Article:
Workload Responses to Sensory-Motor Tasks Under Time Pressure in Life Sciences Labs: Effects of Task Complexity
Authors: Annika Riegera, Regina Stollb, Kerstin Thurowa, Matthias Weippertab
Abstract: The aim of this study was to assess workload response during a simulated pipetting task of different complexity under time pressure conditions. Thirty healthy volunteers (12 female / 18 male) gave their written informed consent to take part. After training they underwent a standardized test protocol including a baseline measurement (REST), a control pipetting condition under time pressure (CON), a complex pipetting task under time pressure (COMP), and recovery (RECOV). To avoid order effects pipetting tasks have been carried out in a counterbalanced order. Measurements included heart rate (HR), heart rate variability (HRV), breathing rate (BR), as well as diastolic and systolic blood pressure (DBP, SBP). NASA TLX was applied in order to assess perceived workload. There were minor, but significant elevations of HR, BR, SBP during CON and COMP when compared to REST and RECOV. However, with the exception of HRV measures, physiological data were not sensitive to variations in cognitive demands between the two pipetting conditions. Further, perceived mental effort differed significantly between CON and COMP and thus mirrored the different complexity of tasks. It can be concluded that the addition of cognitive demands under sensory-motor demands can be reflected by some HRV indices and subjective workload ratings but not by HR, BR and BP.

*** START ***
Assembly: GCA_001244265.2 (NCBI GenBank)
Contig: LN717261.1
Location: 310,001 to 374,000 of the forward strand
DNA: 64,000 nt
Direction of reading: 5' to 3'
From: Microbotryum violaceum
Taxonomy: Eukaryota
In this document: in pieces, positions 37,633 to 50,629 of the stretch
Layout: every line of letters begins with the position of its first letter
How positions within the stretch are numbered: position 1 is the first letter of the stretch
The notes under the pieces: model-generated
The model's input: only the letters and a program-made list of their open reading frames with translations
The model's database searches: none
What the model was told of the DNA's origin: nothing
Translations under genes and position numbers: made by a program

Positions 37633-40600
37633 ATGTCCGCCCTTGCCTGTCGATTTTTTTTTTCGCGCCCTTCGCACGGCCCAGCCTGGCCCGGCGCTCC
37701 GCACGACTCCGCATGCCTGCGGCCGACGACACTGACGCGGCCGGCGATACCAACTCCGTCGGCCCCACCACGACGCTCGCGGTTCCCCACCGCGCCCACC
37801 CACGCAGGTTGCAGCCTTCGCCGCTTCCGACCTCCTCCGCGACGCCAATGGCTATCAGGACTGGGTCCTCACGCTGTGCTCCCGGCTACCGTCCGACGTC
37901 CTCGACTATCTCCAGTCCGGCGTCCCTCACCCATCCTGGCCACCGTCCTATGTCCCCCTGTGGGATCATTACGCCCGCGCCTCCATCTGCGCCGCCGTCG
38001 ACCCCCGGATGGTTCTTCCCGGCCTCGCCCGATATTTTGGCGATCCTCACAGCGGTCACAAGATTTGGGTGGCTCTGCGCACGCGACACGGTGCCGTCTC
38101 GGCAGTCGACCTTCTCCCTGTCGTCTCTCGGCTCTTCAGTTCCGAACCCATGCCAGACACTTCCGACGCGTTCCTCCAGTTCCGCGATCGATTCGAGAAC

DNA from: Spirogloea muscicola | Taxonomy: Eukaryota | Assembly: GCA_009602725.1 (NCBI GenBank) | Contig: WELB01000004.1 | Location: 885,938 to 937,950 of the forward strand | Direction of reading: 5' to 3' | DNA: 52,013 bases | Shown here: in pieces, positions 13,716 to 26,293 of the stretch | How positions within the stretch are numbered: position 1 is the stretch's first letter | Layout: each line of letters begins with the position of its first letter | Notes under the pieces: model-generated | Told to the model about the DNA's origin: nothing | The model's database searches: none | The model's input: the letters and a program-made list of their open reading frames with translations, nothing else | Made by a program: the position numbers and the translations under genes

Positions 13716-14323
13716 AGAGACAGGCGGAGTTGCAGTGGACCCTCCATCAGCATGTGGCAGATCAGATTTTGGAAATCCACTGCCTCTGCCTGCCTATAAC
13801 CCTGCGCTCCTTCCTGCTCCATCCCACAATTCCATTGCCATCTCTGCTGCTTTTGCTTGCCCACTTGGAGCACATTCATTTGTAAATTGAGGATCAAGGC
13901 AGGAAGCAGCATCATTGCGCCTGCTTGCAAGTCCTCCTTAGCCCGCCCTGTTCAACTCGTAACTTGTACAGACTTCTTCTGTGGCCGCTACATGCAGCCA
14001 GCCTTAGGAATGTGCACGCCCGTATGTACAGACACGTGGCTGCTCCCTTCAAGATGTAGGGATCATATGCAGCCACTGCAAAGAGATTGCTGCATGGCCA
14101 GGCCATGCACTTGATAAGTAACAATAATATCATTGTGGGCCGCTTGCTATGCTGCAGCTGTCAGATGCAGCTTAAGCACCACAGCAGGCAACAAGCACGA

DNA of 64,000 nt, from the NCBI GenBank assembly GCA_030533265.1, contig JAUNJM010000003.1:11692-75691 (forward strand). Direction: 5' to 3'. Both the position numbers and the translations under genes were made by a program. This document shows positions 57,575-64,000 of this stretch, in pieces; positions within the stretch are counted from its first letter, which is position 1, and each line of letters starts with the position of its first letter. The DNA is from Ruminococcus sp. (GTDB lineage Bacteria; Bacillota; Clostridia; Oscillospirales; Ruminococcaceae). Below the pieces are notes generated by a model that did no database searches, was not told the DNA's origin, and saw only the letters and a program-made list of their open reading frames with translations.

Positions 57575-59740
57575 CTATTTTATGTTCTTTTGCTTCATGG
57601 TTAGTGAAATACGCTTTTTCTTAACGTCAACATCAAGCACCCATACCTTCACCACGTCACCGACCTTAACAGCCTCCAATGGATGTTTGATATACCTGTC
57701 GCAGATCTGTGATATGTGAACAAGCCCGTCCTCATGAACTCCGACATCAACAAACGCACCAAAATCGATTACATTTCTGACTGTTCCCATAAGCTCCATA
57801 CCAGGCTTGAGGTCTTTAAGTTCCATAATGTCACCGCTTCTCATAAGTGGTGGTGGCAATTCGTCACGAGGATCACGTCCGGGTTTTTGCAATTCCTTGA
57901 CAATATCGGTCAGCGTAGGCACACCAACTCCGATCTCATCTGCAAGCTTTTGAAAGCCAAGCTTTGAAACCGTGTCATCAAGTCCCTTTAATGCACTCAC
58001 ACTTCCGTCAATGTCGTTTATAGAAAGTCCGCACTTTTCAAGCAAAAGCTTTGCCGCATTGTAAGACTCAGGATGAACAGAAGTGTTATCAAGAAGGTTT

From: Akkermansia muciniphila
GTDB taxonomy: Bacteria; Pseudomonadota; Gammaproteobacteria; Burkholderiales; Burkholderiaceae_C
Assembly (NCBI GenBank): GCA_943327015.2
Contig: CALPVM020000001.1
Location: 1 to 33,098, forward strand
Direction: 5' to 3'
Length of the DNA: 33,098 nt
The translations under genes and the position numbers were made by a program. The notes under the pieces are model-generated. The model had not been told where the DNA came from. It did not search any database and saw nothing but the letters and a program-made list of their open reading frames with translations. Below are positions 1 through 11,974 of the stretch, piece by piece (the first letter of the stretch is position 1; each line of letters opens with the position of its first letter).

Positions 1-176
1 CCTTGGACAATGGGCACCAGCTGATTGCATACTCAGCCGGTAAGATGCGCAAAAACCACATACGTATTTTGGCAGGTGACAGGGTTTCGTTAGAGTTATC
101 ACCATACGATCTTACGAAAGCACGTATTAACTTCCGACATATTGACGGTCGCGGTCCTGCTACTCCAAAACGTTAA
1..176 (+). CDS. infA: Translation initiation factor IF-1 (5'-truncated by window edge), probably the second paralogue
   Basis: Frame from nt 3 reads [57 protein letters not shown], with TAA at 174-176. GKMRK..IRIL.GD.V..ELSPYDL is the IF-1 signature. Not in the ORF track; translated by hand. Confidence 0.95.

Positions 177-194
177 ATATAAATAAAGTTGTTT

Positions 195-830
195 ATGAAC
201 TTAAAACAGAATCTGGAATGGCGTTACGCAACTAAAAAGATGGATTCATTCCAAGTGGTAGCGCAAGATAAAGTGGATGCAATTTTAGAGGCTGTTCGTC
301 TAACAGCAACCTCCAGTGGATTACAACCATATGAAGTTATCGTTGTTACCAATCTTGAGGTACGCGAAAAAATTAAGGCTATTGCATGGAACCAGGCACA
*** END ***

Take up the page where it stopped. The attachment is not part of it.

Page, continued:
Keywords: Life science automation, physiological workload response, heart rate, blood pressure, pipetting, time pressure, task complexity, NASA Task Load Index
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